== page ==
Mindful Moment – Pause

My therapist has asked me to try and practice mindfulness as a way to reduce anxiety.  It’s a way of focusing just on what you’re doing at that moment – eating, showering, relaxing, whatever – instead of letting your mind race and worry about the million other things you need to do.  I was in need of a break a few minutes ago, but still couldn’t turn my mind off, so I decided to write down everything I was hearing and seeing to reduce my stress.  It seemed to work.  Here are my stream of consciousness ramblings:

I hear the sound of an insect, maybe a cricket, chirping in the distance.  The sun is out.  I hear the gentle rush of cars on the nearby road.  The bright pink flowers on the bushes stir gently, bowing to their fallen petals.  I am alone, but not alone.  Quiet and waiting for the tightness in my chest to ease. I have to focus, and the pressure on my brain will release.  Focus, focus.  Let life go for a few minutes.  All that exists are wind, flowers, crickets, and sun.  I want to live.

A bird calls, as though it wants me to answer.  There is no response.  Maybe it wants a mate, or is searching for its lost flock.  I’ll send up a prayer for it.  One for the lost bird.  One for me.  Now I’m ready.  Press play.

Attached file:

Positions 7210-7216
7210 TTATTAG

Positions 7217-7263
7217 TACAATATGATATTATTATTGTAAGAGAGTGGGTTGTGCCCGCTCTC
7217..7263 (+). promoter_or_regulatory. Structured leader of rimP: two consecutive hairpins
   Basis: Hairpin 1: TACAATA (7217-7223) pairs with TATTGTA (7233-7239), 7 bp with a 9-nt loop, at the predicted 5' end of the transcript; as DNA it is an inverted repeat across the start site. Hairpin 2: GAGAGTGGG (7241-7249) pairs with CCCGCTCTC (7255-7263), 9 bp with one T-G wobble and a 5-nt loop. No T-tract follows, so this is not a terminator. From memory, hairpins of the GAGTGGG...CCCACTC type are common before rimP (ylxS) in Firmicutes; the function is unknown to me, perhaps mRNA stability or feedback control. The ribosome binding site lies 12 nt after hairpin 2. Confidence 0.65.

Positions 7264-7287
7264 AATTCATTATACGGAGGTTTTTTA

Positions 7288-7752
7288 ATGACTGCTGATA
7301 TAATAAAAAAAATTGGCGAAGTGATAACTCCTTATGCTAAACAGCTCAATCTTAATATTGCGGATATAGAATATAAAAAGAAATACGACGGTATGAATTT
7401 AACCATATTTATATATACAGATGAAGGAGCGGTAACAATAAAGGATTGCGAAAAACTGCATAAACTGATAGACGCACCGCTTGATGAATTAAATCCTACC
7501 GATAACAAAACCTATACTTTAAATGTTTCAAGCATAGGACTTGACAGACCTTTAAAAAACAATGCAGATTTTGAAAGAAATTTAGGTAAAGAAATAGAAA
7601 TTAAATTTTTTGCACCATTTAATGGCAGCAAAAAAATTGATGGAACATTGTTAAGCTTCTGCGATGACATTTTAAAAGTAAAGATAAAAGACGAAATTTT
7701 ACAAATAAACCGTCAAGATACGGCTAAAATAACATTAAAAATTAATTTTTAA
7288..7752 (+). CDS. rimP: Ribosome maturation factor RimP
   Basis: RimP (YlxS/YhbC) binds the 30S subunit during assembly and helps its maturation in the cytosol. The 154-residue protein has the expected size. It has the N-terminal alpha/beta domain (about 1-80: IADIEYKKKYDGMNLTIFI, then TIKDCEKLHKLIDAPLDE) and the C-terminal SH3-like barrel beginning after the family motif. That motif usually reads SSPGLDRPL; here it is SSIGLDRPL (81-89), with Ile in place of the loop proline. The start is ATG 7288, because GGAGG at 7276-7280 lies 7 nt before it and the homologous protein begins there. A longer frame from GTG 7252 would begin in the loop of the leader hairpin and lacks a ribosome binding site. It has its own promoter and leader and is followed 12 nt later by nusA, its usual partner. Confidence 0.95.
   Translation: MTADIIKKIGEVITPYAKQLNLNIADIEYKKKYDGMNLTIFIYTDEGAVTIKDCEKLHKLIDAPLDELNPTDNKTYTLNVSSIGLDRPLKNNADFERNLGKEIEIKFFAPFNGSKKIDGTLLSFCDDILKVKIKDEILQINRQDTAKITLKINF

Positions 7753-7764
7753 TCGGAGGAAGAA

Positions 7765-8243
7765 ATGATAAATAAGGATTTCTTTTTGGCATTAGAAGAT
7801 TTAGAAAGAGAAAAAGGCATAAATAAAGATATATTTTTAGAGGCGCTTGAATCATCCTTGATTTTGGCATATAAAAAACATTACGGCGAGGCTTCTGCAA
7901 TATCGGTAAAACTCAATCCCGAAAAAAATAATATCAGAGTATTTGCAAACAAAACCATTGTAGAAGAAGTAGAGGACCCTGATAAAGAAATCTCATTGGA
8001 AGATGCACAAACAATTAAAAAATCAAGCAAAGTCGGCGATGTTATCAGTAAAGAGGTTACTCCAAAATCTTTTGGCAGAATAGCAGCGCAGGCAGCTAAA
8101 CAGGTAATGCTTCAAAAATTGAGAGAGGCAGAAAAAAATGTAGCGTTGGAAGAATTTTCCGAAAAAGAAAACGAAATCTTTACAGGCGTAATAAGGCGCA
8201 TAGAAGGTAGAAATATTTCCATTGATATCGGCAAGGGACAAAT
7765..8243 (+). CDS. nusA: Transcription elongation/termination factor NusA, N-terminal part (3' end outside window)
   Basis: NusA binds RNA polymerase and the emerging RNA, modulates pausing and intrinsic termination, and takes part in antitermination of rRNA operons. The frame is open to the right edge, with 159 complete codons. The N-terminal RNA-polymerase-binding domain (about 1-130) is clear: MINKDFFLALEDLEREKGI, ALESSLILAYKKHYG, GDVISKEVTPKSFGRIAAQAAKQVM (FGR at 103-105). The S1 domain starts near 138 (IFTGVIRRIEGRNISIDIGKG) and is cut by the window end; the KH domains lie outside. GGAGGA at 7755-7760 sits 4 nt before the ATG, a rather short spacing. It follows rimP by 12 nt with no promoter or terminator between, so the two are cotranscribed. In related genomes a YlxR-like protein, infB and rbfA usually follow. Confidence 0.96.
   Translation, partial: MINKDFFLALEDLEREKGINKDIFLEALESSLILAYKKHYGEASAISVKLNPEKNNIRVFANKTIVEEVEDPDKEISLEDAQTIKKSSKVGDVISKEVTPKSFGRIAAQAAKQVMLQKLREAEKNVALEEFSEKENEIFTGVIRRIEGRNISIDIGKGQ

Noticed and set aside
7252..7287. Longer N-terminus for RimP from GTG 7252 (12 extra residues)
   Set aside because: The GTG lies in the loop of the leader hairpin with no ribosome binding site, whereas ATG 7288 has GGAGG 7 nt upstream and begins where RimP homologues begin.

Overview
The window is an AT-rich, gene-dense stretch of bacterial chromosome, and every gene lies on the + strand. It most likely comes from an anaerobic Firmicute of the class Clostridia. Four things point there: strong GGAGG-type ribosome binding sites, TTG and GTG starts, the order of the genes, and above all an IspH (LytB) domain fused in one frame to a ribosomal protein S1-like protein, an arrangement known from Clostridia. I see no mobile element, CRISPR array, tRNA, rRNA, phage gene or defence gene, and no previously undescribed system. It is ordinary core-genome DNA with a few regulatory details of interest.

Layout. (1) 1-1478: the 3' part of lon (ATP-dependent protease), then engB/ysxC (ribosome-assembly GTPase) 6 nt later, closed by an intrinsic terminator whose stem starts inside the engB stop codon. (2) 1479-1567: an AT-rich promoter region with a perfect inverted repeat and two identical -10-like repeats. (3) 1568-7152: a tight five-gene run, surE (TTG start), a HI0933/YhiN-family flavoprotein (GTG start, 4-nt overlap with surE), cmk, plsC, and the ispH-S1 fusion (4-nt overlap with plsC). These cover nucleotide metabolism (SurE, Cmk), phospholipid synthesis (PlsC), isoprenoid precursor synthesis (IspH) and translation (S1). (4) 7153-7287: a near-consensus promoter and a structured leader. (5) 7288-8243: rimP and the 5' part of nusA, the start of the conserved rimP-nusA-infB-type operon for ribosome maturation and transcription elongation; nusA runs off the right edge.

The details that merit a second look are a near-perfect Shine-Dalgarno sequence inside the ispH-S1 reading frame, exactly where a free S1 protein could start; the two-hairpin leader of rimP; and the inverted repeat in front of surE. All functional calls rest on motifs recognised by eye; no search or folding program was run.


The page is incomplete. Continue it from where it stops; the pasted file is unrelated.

11 thoughts on “Mindful Moment – Pause

  1. I’m sorry that the anxiety built up that you had to utilize this exercise, but that was really beautiful to read. Amazing the things we feel like we need to hear, when there are all the other things that are so much more enjoyable.

    1. Thank you for your kind words. I just try and take it one day at a time. The world is such a beautiful place when we take the time to notice.

      1. It truly is. I work in a very industrialized area in Brooklyn NY. When the office stress gets to me I go outside for sometimes just a moment because the building (but not my office) looks out on the harbor. So I can see ships and birds, the Statue Of Liberty off in the distance, it helps for sure.

  2. I think this is a good meditative approach. With the internet and social media, our minds often become numbed by all that screen activity.
    Unplugging for a while and focusing on the “other” restores mental clarity.

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